A gathering outside Lennoxville’s Hope Community Church stirred up controversy over the weekend. Pitched as a way to share a message of hope with the community, the public broadcast of praise music from the church’s steeple and the assembly of people it generated prompted criticism, particularly on Facebook, both over the question of social distancing rules and the volume of the broadcast.
Annie Duriez, who lives just over two blocks from the church, said that she was struck by the sound of the music as soon as she left her house for a walk on Sunday afternoon and went to investigate. Approaching the corner of College and Queen Street, she said she was shocked by the gathering she saw.
“There were people standing in front of the church, on church property, across the street in front of the library, on the sidewalk,” Duriez said. “It was a lot of people.”
Although initially shocked, the walker said that feeling quickly gave way to frustration.
“We’ve been cooped up now for over a month, and to see that many people gathered was upsetting,” she said. “We’re trying so hard to flatten the curve and all of a sudden, there’s this. It isn’t wise; this isn’t right.”
Duriez stressed the fact that although some of those who discussed the gathering online used the matter as a forum for criticizing people of faith; her main concern was about public health.
“People can disagree and still be respectful,” she said stating that although she is not a religious person herself, she has no problem with people practicing their faith in ways that do not impose those beliefs on others. In this case, however, she said that the very loud Christian music felt like a pretty big assumption about what people would find encouraging as well as a problematic practice in a time when people have been told not to gather together.
“People seemed to be making an attempt to stand six feet apart, but there was a lot of people,” she said. “I don’t normally wear a mask if I go for a walk. If I cross somebody I’ll step out to be six feet away, and it’s just one person, but now suddenly I was walking by like a dozen people, and it was unnerving.”
Duriez said that she called the police about the gathering, only to be told that it was permitted because of what she argued was an unclear government directive.
The restrictions on gatherings established by the Provincial Government state that outdoor gatherings are technically still permitted in Quebec provided that all participants not from a single household maintain a minimum of two metres distance from others. Such gatherings are strongly discouraged, however, because of the difficulties that people have in maintaining that distance in a consistent way.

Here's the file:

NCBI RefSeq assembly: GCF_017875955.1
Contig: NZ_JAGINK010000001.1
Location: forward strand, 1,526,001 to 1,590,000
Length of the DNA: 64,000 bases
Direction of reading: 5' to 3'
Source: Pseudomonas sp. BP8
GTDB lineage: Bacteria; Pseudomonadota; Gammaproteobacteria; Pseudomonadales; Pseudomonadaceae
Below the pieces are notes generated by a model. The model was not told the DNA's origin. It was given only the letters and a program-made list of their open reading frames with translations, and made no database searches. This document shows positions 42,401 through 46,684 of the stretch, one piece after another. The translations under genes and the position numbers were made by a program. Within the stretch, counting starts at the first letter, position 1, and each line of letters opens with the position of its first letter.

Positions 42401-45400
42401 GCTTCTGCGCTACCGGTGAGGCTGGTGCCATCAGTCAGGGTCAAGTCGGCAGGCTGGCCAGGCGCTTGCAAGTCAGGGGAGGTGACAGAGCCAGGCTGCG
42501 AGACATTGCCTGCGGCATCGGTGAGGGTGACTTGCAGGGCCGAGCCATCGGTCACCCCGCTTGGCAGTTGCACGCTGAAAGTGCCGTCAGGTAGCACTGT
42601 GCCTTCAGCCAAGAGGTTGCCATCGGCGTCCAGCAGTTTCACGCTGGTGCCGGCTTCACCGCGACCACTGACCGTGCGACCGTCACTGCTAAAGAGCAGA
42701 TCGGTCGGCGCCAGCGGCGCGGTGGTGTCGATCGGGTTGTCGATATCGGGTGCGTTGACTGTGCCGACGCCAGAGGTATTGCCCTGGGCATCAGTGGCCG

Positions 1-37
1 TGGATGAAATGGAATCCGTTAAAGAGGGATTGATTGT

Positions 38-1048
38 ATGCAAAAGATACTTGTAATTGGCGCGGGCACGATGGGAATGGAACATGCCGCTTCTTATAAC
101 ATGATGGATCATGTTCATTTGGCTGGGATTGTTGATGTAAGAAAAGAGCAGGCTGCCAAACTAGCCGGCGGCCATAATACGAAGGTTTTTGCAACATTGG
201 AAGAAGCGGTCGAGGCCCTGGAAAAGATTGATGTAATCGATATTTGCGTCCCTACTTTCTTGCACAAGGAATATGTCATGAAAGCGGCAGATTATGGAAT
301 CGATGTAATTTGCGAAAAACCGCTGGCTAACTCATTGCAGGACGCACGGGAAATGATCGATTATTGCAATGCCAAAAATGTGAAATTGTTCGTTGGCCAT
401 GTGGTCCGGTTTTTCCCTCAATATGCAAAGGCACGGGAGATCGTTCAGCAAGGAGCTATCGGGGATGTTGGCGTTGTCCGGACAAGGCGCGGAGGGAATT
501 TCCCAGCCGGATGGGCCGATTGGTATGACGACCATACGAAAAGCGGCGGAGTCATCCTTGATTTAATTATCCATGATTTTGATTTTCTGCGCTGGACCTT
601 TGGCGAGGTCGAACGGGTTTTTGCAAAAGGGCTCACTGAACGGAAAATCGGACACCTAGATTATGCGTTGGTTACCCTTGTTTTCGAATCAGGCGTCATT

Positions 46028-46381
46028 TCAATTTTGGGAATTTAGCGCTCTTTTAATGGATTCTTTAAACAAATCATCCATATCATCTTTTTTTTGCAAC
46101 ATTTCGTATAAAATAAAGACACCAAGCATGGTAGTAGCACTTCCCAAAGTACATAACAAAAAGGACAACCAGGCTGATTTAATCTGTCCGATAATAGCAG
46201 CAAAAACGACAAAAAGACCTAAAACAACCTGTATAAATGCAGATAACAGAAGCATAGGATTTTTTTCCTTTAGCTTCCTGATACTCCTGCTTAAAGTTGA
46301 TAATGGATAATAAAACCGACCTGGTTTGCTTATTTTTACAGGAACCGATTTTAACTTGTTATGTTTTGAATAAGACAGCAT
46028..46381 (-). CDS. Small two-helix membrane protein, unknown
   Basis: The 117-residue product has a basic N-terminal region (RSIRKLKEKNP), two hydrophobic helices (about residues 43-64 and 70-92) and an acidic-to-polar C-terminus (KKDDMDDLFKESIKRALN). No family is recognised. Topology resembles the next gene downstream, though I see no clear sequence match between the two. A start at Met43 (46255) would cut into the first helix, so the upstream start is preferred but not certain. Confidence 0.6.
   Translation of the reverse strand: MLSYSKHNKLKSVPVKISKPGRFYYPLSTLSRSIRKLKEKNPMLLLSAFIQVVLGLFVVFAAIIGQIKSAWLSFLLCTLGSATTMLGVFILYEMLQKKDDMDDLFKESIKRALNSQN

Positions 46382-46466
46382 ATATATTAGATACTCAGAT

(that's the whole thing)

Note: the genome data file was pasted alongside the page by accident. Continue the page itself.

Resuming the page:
“I do believe that our group did not do the best job at social distancing,” church leadership team member Paul McLean admitted when asked about the event. McLean noted that although he and his family were alone on a street corner for the duration of the gathering, not everyone kept their distance as effectively. “I think we got a little overzealous about saying hello.”
Although speculation online put this past Sunday’s gathering at anywhere between 30 and 100 people, McLean estimated that there were around 50 people present for what he described as a ten-minute worship.
“We’re not trying to upset people,” he said, adding that he had heard a few people talk about the Facebook comments and that the church will be having “a conversation” about the criticism and how to better respect government directives. He said that the church community is conscious of social distancing rules but was trying to find a way to be in community while also respecting the constraints of this strange time.
Duriez, however, said she feels the event sets a poor example.
“Maybe it’s legal, but I don’t think it’s wise,” she said, “I don’t think they should be putting their parishioners at risk.”
Although Duriez and others in the community noticed the event for the first time this weekend, the Church has been playing music from its steeple on Sundays since Easter with a growing turnout each week.
“As far as I’m concerned, as soon as they saw that it was drawing people, if their intention wasn’t to draw people to the church, then maybe they should put a stop to it,” she said. “When you consider that festivals have been cancelled, fairs have been cancelled; we’re trying to discourage people from gathering and then you see this. When they saw (the group was getting bigger) maybe they should have turned it off and told people to go home. We’re supposed to be staying home.”